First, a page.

Premier League champions Chelsea were favourites, but a fourth-minute goal from Alexis Sanchez set the tone for the final.

Victor Moses' red card 68 minutes in made life tougher for the Blues and, although Diego Costa grabbed an equaliser, Aaron Ramsey struck what proved to be the winner three minutes later.

Aside from Wenger's feat – his 10th major trophy as Gunners boss – it was a final fondly remembered by fans for the performance of Per Mertsesacker, who was outstanding at the heart of defence.

The Ultimate Test XI is done and the fans have made their votes count, overruling a panel of experts and the SportsMax Zone to pick two spinners in their line-up.

From jump street, the fans looked as if they would not be swayed by the opinions of the Zone and the panel, who had to get their ducks in a row if they wanted the final say on who makes SportsMax’s Ultimate XI.

Whereas all were agreed that India’s Sunil Gavaskar was probably the greatest opener the world has ever seen as was a shoo-in for the first opening spot on offer, the fans disagreed with the panel and the Zone on the other opener. Hands down, Fanalysts believed Gordon Greenidge, despite boasting a lower average than most in the Ultimate XI Test shortlist, was the man for the job.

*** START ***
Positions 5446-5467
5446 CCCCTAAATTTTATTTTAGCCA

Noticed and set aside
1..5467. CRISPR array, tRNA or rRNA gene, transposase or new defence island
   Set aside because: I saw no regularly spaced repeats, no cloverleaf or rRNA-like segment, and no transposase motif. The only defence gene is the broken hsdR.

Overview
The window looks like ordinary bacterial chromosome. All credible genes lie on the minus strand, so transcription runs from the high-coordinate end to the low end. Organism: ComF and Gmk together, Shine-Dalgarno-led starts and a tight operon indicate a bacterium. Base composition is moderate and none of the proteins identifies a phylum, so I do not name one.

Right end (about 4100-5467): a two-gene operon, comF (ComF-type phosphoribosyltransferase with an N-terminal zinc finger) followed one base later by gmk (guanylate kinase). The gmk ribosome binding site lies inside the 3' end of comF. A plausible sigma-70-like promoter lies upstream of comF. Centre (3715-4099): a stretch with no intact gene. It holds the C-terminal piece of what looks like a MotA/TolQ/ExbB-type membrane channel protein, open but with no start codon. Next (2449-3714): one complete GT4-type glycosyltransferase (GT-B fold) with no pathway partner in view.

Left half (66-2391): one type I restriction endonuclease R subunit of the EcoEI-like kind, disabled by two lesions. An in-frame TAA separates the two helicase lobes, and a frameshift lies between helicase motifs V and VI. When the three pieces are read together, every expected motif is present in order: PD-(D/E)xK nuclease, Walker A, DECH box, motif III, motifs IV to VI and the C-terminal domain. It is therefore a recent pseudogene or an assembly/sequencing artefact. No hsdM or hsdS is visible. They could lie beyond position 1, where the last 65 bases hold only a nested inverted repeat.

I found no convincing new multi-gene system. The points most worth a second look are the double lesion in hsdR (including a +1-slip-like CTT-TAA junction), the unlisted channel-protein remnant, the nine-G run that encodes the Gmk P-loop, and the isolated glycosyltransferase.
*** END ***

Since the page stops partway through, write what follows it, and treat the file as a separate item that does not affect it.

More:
The Fanalysts were outvoted as the Zone, who had 30% of all votes and the panel, who had another 30, believed Australia’s Matthew Hayden the man to walk to the crease in partnership with Gavaskar.

Then there were other differences of opinion. According to the panel, the greatest middle-order batsmen of all time, read Brian Lara, Sachin Tendulkar, and Sir Vivian Richards.

The Zone team, despite being made up of solely Caribbean journalists, disagreed. Sir Viv, they said could not fill the third spot in that middle order ahead of an Australian, Sir Donald Bradman.

The Fanalysts agreed and put the weight of their 40% of the vote squarely behind the Australian great.

So now the fans missed out on one of their picks for opener and the panel missed out on one of their picks for a middle-order batsman.

At the allrounder position and the wicketkeeper position, there was unison as Fanalysts, Zone and panel believed Sir Garfield Sobers should fill the former position, while Australia’s Adam Gilchrist is the best the world has ever seen don gloves.